Rare Spotted Dolphin Seen Swimming With Group of Bottlenose Dolphins
Updated Oct 26, 2018 | Posted Oct 2, 2018
Wild Dolphin Updates
Our research team has continued to see a lot of dolphin activity in our area with many of the local animals spending time in Clearwater Bay. We are happy to report several of the 2018 calves have been seen in recent months and appear to be doing well. Some of our favorites, seen on our Dolphin Adventure Tour, include Guardian’s calf, Top-notch’s calf, and Pearl’s calf, Opal!
Spotted Dolphin Observed Playing With Botthlenose Group
We also had a rare sighting of a suspected Atlantic spotted dolphin (Stenella frontalis) during a survey conducted on August 7, 2018. Since the permitted research study was initiated, the spotted dolphin has been observed four times associating with a large group of common bottlenose dolphins (Tursiops truncatus), typically in the offshore region of our study zone. Similar associations have been observed between Stenellas and Tursiops in the wild around the world. Without DNA testing we are unable to confirm if this animal is an Atlantic spotted dolphin (Stenella frontalis), Pantropical spotted dolphin (Stenella attenuate), or a hybrid between one of the species and a common bottlenose dolphin. As spotted dolphins mature, their spot pattern becomes more prominent and widespread across their body, thus making the animal easier to identify amongst other species.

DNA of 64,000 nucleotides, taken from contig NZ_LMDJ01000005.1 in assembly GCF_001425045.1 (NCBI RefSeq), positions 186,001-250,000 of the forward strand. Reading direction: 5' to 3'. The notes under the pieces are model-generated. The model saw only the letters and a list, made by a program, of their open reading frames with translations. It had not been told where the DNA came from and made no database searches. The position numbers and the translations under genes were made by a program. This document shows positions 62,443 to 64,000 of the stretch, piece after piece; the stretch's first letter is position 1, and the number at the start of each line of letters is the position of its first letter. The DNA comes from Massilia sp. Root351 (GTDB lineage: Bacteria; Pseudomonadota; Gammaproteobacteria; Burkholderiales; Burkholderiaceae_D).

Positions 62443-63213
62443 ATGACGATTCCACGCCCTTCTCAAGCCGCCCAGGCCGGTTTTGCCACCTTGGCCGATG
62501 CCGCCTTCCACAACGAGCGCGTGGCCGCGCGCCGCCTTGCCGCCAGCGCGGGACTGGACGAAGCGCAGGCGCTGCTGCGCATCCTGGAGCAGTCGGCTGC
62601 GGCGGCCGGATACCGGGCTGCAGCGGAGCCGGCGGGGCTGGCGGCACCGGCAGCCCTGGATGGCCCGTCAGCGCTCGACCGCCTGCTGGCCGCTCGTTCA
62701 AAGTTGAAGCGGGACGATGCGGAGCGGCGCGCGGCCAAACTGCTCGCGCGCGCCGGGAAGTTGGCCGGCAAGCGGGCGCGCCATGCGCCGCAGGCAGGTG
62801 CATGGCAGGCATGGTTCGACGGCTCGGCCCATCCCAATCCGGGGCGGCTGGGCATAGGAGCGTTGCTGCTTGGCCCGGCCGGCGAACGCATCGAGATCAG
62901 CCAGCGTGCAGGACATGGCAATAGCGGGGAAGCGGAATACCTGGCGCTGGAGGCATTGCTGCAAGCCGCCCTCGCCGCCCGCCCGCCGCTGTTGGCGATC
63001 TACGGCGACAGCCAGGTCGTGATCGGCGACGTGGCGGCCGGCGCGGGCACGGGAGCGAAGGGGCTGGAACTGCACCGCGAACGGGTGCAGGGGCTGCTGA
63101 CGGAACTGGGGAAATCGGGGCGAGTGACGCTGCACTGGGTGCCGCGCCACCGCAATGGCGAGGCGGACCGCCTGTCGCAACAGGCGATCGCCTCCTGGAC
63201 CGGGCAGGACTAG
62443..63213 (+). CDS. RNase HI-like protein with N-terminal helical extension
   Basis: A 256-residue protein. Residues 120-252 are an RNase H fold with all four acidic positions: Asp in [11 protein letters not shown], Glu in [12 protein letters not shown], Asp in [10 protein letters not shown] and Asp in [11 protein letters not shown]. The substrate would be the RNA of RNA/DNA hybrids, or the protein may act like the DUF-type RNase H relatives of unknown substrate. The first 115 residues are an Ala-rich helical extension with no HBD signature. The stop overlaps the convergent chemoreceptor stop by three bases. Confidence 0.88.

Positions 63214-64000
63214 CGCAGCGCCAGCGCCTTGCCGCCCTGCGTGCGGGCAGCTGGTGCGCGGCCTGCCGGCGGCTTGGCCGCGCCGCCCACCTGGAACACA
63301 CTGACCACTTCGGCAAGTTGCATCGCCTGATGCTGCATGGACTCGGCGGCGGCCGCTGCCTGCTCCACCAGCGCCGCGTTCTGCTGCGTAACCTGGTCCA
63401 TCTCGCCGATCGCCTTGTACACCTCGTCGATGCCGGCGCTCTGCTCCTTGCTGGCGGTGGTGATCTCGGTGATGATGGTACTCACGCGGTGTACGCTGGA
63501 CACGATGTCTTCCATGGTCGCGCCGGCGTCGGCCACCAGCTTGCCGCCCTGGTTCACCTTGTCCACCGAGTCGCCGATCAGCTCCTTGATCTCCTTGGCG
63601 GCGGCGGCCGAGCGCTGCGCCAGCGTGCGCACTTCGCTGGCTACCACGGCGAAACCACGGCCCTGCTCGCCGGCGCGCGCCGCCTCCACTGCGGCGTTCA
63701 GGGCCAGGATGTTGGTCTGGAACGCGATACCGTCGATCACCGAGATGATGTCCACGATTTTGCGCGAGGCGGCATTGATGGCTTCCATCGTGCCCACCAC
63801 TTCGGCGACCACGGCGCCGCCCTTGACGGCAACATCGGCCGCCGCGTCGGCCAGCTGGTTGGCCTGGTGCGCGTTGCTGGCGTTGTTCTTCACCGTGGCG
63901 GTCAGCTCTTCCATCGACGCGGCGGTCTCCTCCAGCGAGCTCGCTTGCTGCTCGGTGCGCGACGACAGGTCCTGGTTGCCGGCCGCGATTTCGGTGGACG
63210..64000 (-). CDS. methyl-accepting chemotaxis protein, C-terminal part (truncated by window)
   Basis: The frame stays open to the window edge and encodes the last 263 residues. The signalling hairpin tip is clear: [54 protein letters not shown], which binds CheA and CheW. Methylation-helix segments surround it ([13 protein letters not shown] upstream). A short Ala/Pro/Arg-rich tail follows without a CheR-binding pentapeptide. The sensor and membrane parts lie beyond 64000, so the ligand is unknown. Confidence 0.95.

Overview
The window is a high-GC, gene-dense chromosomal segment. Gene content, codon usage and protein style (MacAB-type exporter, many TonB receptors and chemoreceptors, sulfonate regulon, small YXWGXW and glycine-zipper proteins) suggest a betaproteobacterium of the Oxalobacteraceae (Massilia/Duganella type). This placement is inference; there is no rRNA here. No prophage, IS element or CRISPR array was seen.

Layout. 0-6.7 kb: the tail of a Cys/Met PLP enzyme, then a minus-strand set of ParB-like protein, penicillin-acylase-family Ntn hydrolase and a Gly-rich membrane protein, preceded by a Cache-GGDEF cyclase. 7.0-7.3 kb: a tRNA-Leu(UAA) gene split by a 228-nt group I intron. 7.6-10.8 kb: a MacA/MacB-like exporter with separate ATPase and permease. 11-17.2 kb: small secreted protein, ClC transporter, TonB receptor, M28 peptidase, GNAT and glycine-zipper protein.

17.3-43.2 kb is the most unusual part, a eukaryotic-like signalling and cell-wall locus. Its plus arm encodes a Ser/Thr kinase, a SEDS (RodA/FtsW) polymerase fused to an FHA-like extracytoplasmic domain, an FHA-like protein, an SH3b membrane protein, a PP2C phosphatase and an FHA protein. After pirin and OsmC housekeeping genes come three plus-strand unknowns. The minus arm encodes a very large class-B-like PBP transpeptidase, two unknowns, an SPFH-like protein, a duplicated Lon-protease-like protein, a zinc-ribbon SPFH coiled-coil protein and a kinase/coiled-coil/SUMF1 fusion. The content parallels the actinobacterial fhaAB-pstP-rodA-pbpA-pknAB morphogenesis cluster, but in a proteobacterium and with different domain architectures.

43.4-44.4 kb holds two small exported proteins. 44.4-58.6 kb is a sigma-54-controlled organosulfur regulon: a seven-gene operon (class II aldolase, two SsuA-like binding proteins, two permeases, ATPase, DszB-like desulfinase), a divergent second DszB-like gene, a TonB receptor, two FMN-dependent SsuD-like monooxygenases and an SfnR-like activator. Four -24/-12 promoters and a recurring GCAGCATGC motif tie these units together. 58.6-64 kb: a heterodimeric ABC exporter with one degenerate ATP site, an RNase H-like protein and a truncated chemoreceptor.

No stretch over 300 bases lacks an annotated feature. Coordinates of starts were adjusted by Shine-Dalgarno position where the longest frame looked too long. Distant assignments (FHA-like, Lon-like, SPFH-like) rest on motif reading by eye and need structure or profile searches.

During this sighting our research team was able to document some unique “play” behavior displayed by several of the animals in the group. The dolphins were seen ventral-side-up, swimming slowly, while following small fish near the surface of the water. While observing this behavior there was no indication of feeding or attempting to hunt. Luckily our team was able to capture this unique behavior on video. We hope you all enjoy it!
We hope that through our continued research efforts we can learn more about this spotted dolphin and its association with bottlenose dolphins in the area.
*Research conducted and video footage collected under the NMFS Scientific Research Permit No. 19749